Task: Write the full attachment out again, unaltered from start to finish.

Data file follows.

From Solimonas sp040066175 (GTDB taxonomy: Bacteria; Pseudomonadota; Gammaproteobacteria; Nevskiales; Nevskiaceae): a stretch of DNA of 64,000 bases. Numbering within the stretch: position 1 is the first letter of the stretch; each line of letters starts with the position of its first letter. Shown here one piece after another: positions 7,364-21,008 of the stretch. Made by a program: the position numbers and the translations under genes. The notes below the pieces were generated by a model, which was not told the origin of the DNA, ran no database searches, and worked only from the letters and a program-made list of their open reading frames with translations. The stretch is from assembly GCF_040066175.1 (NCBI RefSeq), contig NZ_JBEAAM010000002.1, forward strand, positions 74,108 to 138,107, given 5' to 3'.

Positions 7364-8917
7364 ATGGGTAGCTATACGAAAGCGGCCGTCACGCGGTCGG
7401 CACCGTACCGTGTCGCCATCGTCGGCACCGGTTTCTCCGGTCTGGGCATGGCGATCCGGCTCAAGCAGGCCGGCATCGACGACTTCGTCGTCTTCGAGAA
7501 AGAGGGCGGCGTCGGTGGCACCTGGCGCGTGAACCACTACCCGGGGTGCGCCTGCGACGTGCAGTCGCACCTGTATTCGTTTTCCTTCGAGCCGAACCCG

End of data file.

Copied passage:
From Solimonas sp040066175 (GTDB taxonomy: Bacteria; Pseudomonadota; Gammaproteobacteria; Nevskiales; Nevskiaceae): a stretch of DNA of 64,000 bases. Numbering within the stretch: position 1 is the first letter of the stretch; each line of letters starts with the position of its first letter. Shown here one piece after another: positions 7,364-21,008 of the stretch. Made by a program: the position numbers and the translations under genes. The notes below the pieces were generated by a model, which was not told the origin of the DNA, ran no database searches, and worked only from the letters and a program-made list of their open reading frames with translations. The stretch is from assembly GCF_040066175.1 (NCBI RefSeq), contig NZ_JBEAAM010000002.1, forward strand, positions 74,108 to 138,107, given 5' to 3'.

Positions 7364-8917
7364 ATGGGTAGCTATACGAAAGCGGCCGTCACGCGGTCGG
7401 CACCGTACCGTGTCGCCATCGTCGGCACCGGTTTCTCCGGTCTGGGCATGGCGATCCGGCTCAAGCAGGCCGGCATCGACGACTTCGTCGTCTTCGAGAA
7501 AGAGGGCGGCGTCGGTGGCACCTGGCGCGTGAACCACTACCCGGGGTGCGCCTGCGACGTGCAGTCGCACCTGTATTCGTTTTCCTTCGAGCCGAACCCG